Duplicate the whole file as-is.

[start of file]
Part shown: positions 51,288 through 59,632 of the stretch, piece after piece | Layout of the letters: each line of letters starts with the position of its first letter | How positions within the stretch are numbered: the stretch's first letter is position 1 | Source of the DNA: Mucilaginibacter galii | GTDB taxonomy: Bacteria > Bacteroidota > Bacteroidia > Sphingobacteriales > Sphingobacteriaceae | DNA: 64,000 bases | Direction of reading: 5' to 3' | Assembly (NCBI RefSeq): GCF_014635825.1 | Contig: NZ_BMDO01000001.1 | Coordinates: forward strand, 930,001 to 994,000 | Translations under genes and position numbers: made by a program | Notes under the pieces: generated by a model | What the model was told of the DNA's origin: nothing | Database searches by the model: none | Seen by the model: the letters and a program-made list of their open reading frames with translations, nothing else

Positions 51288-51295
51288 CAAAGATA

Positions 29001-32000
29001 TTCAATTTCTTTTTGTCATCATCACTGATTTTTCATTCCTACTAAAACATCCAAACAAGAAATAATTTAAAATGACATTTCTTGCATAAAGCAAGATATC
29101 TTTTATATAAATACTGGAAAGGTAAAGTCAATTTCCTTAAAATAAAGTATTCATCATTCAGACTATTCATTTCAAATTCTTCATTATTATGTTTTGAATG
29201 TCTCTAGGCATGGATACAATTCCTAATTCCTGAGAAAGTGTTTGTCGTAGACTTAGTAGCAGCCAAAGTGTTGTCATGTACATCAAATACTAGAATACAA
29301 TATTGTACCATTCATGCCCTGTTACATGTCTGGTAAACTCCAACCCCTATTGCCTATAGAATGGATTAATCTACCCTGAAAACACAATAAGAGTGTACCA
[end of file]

Part shown: positions 51,288 through 59,632 of the stretch, piece after piece | Layout of the letters: each line of letters starts with the position of its first letter | How positions within the stretch are numbered: the stretch's first letter is position 1 | Source of the DNA: Mucilaginibacter galii | GTDB taxonomy: Bacteria > Bacteroidota > Bacteroidia > Sphingobacteriales > Sphingobacteriaceae | DNA: 64,000 bases | Direction of reading: 5' to 3' | Assembly (NCBI RefSeq): GCF_014635825.1 | Contig: NZ_BMDO01000001.1 | Coordinates: forward strand, 930,001 to 994,000 | Translations under genes and position numbers: made by a program | Notes under the pieces: generated by a model | What the model was told of the DNA's origin: nothing | Database searches by the model: none | Seen by the model: the letters and a program-made list of their open reading frames with translations, nothing else

Positions 51288-51295
51288 CAAAGATA

Positions 29001-32000
29001 TTCAATTTCTTTTTGTCATCATCACTGATTTTTCATTCCTACTAAAACATCCAAACAAGAAATAATTTAAAATGACATTTCTTGCATAAAGCAAGATATC
29101 TTTTATATAAATACTGGAAAGGTAAAGTCAATTTCCTTAAAATAAAGTATTCATCATTCAGACTATTCATTTCAAATTCTTCATTATTATGTTTTGAATG
29201 TCTCTAGGCATGGATACAATTCCTAATTCCTGAGAAAGTGTTTGTCGTAGACTTAGTAGCAGCCAAAGTGTTGTCATGTACATCAAATACTAGAATACAA
29301 TATTGTACCATTCATGCCCTGTTACATGTCTGGTAAACTCCAACCCCTATTGCCTATAGAATGGATTAATCTACCCTGAAAACACAATAAGAGTGTACCA